Raleigh Convergence will stop publishing April 1, 2022. Read more.

Raleigh in 2022: An artist’s place to call home

IMPORTANT NOTE: Raleigh Convergence is no longer publishing, as of April 1, 2022. Read more.

How could Raleigh be better for more communities in 2022? We asked local community leaders and doers to share their ideas for the future. 

Next up: Carly P. Jones is an arts executive and performing artist recently named the President + CEO of Artspace in Downtown Raleigh. Prior to her work at Artspace, Jones served the state of North Carolina as the Senior Program Director for Artists & Organizations at the NC Arts Council within the Department of Natural & Cultural Resources, where she oversaw the statewide organization grants and individual artist resources for artists across all disciplines.

As a performing artist in opera, musical theater, classic and contemporary theater, she seeks to elevate social consciousness through the arts.

Her extensive leadership includes serving on the Board of Directors for WakeUp Wake County, work with Arts NC, The Black on Black Project, Dix Park Master Planning Advisory Committee, and her recent inclusion in the inaugural cohort of the South Arts Emerging Leaders of Color program.

By Carly P. Jones

Having grown up in the City of Oaks, I am proud that Raleigh has become one of the hottest places to live in the country.

This city has attracted movers and shakers from all sectors of the economy to my hometown, including tech, business, and the arts.

However, as I have watched Raleigh grow, it is impossible to ignore the skyrocketing rent and housing prices.

While growth is certainly desirable and inevitable, I believe that in order to remain an inclusive and creative community, we must make sure that Raleigh remains an equitable and affordable place to live.

Like many in our community, I have read the think-pieces and articles about housing affordability, and I have talked with others about various creative ideas to address this issue. This topic personally touches a wide range of people from across our region, which is why the housing quandary will require a combination of innovative responses that include diverse perspectives from across our communities.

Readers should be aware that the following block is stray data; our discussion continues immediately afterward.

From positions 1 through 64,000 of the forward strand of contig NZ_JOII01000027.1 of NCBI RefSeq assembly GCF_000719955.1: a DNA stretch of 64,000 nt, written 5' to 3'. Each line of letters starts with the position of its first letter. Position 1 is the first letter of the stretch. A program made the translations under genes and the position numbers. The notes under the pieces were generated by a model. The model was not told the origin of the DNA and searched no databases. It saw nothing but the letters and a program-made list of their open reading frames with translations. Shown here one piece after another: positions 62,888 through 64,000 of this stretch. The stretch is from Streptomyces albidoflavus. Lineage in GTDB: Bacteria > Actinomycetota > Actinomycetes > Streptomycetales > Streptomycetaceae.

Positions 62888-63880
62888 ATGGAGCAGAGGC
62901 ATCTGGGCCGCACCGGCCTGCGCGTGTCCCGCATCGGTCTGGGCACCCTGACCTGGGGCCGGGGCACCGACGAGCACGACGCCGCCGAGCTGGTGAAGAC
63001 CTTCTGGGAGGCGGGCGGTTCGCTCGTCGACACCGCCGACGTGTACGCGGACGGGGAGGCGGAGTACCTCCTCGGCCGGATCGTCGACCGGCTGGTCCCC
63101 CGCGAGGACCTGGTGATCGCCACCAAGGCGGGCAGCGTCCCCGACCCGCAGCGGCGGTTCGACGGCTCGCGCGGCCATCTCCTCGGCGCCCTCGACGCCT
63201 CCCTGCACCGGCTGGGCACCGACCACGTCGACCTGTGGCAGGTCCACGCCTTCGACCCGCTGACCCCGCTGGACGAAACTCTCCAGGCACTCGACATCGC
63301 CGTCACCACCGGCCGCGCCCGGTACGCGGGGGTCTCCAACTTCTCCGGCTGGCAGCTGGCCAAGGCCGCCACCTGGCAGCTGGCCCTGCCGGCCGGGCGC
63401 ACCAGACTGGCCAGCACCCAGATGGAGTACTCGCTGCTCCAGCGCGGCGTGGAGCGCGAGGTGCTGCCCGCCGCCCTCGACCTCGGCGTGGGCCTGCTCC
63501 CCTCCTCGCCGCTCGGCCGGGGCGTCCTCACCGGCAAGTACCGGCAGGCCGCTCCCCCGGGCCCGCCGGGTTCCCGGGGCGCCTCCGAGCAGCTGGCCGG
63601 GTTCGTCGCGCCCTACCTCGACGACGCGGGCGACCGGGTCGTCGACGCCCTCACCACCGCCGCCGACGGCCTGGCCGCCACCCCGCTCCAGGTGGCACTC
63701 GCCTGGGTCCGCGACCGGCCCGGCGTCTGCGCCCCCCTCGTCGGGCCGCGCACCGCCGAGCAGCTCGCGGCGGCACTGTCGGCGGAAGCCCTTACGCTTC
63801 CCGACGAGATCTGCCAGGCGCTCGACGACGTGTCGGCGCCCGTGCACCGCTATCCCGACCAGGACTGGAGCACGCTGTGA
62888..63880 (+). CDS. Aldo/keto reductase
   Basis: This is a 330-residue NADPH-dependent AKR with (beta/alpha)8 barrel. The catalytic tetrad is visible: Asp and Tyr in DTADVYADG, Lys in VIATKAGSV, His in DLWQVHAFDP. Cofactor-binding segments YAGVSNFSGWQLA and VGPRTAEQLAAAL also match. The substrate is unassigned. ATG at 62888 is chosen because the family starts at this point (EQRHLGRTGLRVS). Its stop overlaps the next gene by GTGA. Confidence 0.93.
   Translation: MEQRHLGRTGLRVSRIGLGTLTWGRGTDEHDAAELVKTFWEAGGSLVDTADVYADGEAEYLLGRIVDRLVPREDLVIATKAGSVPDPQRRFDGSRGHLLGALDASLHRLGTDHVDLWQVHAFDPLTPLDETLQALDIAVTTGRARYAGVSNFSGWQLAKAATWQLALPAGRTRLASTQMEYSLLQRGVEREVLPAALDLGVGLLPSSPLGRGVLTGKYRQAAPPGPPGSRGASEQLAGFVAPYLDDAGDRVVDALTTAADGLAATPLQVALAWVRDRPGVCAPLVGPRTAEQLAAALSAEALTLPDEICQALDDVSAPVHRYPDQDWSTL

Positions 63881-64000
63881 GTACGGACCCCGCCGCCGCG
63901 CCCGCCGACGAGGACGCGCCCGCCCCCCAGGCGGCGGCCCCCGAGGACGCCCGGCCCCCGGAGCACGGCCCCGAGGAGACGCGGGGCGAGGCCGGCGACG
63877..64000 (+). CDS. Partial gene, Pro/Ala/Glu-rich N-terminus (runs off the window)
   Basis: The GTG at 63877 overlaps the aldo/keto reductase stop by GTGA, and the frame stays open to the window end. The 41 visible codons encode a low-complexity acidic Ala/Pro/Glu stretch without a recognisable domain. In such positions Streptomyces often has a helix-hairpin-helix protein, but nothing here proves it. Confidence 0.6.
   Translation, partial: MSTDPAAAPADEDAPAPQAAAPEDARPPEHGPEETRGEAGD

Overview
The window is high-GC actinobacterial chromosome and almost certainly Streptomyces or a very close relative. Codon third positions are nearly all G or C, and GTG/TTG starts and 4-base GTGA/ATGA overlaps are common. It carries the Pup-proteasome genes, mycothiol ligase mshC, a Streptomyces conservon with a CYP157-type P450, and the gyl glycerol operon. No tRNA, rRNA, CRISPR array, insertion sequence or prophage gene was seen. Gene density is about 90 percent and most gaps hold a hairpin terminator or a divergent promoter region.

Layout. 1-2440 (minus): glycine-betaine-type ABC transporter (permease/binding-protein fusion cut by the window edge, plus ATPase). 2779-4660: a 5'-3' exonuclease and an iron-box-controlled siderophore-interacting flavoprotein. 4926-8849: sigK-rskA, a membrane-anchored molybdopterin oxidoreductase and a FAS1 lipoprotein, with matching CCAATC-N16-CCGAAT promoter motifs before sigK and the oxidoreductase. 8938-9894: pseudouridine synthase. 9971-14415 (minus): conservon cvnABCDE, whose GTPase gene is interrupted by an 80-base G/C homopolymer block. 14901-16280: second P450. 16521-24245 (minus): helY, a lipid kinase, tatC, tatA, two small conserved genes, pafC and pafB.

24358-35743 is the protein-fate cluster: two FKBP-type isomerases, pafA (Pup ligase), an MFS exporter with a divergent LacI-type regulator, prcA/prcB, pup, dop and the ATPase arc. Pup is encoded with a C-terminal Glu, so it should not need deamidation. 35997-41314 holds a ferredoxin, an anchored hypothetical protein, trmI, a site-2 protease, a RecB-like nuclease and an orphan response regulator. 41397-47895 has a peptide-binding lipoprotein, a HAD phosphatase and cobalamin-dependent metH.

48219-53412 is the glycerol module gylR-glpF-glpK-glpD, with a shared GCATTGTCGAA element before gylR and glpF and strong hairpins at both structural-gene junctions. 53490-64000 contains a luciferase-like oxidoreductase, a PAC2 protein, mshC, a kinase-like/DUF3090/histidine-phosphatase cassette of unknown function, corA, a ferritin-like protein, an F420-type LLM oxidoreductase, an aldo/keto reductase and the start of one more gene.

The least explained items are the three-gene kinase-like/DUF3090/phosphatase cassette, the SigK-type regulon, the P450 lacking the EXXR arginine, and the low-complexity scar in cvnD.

One of those communities is the growing melting pot of artists that live in our region. Our city requires a bustling arts and culture scene to create jobs, spur economic development, entice younger demographics, and foster community pride and dialogue.

Unfortunately, many of the artists creating the work we consume cannot afford to live in the very city where we are consuming it. I currently serve as the President + CEO of Artspace in Downtown Raleigh, which is a nonprofit that provides accessible arts education, art exhibition and community connection spaces, and low, subsidized-rated artist studio spaces for visual artists at the heart of our city.

We offer studio spaces for artists to work and create, but I have not yet seen a solution for artists to also live in Raleigh affordably. As rent skyrockets and the city is continuing to be developed, artists are a part of the broad range of people being displaced and being forced to move farther outside of Raleigh. 

When I talk about “artists,” I am referring to a cross-section of working professionals within visual art, music, dance, theatre, film, and literature. Many artists also have families to support and work multiple jobs to support those families. A number of these artists also identify as a part of LGBTQ+ communities, or BIPOC (Black, Indigenous, and People of Color) communities. They have concerns like many others in our communities about accessible transportation, affordable and inclusive education, attainable healthcare, a healthy environment, and yes — housing. 

People within our community have started to explore models from across the country that provide creative solutions to artist housing and growing artist communities within urban development plans. Raleigh would certainly benefit from these ideas.

Personally, I would like to see more repurposing of public facilities and public land to provide artist housing options, which would cut down on development costs. I would also like to see developers keep artists in mind as part of their plans as they build.

We need to include artists within our multi-pronged approach to our overall housing issue in Raleigh. A healthy, robust arts and culture sector is a key part of the larger economic ecosystem and a crucial element in revitalizing and growing vibrant communities.

Creating affordable housing for artists — and the creativity, economic contributions and perspectives they bring — will be essential to Raleigh’s trajectory as a national treasure.


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